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Subject: Re: [boost] sqlpp11, 3rd iteration
From: Roland Bock (rbock_at_[hidden])
Date: 2014-08-18 17:55:29

On 2014-08-18 22:43, Adam Wulkiewicz wrote:
> Roland Bock wrote:
>> I was referring to what some sql libraries do, e.g. Mysql's C interface:
>> They take pointers to some memory and then write result fields to those
>> memory blocks, see for instance
>> I don't know if that would be legal to do with the value in optional.
> If some object containing value (corresponding to the data stored in
> DB) is created at some point, it may be stored in optional.
> I'm guessing that the problem exists because select is lazily
> executed. C++ objects corresponding to the data aren't created (e.g.
> std::string, int, float, etc.). Instead some pointers to buffers are
> kept (in sqlpp::result_field_t?). And C++ objects are created and
> returned later from value() method or conversion operators each time
> one of them is called. Is that right?
Not quite. Lets look at integral.h and the partial specialization of

template<typename Db, typename FieldSpec>
result_field_t<integral, Db, FieldSpec>

Now, this contains an int64_t value. The address of this value is given
to the backend in the method bind() when fetching each result row (no
laziness here). It seems to me that I cannot replace int64_t by
boost::optional<int64_t>. For instance, I cannot call get() to obtain
the address of the value if the optional is not initialized (I would run
into an assert).

> But AFAIU if the C++ objects were created along with the
> representation of a row, the results could be stored as optionals. Or
> am I missing something?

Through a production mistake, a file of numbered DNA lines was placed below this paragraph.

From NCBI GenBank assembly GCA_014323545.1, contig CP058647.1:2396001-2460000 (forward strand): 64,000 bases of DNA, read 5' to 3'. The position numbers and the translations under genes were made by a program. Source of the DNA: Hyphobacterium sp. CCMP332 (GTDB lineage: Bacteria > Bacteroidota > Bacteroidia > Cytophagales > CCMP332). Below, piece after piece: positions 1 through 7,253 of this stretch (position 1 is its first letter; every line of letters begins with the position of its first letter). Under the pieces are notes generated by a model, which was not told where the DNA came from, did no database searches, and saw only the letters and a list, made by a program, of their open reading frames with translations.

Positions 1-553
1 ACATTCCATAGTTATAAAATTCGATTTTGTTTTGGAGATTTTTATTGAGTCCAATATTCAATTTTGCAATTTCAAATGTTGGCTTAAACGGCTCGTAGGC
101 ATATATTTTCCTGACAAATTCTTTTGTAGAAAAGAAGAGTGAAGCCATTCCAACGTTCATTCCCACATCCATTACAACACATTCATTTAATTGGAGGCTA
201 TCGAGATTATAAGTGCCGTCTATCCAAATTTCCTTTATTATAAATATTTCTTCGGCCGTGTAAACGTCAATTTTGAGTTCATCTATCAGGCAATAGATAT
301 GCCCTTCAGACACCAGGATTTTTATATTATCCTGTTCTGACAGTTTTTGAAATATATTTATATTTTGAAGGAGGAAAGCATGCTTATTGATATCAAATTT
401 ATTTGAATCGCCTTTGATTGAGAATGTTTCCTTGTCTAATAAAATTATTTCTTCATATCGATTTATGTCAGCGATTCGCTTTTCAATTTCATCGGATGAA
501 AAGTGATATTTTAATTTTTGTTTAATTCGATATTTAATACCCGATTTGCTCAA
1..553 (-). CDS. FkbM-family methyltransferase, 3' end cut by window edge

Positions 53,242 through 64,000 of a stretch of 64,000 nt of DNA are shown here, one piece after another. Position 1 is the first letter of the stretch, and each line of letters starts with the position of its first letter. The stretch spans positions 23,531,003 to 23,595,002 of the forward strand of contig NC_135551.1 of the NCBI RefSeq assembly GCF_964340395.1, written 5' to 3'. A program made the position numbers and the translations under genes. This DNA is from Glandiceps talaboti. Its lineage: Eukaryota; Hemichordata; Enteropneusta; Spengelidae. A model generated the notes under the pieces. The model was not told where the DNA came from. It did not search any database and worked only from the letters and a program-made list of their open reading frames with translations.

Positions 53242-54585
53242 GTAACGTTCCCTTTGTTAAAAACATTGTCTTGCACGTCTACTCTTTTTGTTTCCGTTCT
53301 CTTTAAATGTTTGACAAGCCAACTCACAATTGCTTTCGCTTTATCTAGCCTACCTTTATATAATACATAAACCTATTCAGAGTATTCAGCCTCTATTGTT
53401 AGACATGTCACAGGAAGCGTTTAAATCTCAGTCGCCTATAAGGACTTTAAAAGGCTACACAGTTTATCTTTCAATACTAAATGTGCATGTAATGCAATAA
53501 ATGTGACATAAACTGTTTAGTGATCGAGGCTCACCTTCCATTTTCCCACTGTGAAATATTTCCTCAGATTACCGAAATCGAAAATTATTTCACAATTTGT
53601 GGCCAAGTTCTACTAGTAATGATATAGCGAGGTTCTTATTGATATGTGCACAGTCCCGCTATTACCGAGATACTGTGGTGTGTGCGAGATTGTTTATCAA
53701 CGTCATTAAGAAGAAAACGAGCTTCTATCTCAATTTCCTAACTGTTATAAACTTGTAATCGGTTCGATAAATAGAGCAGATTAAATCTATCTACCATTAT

Yes the values are set when the row is fetched. The objects are re-used
for each row. And the backend is given pointers to write the value into
as explained above.

But while writing this, I just realized: I could do is offer a
conversion operator for std::optional<int64_t>, of course. Thus, given a
row with a column `a` which can be NULL, you would then have

std::optional<int64_t> a1 = row.a; // OK
int64_t a2 = row.a; // compile failure

> I saw that there are optional-like wrappers of values, e.g.
> sqlpp::text. They're close to optionals since they're storing a value
> and some flag. What are they used for?
These are the result fields as described above. I guess the key for
understanding their mechanics is the bind function. This gets called
when a row is fetched: It hands over the address of the field's value to
the database backend where it will be used in methods like
mysql-stmt-bind-result for instance.

I am offering the optional-like interface since I cannot use optional to
actually store the field's value, if I understand the semantics of
optional correctly.

But as mentioned above, I probably could offer a converter to optional.
> Are you using tabs? The code doesn't seem to look right on GitHub.

Yes, but actually, I think the worse problem is that vim indents
template code a bit weirdly. Its not so bad with a tab width of two, but
I'll have to take care of that sometime soon :-)



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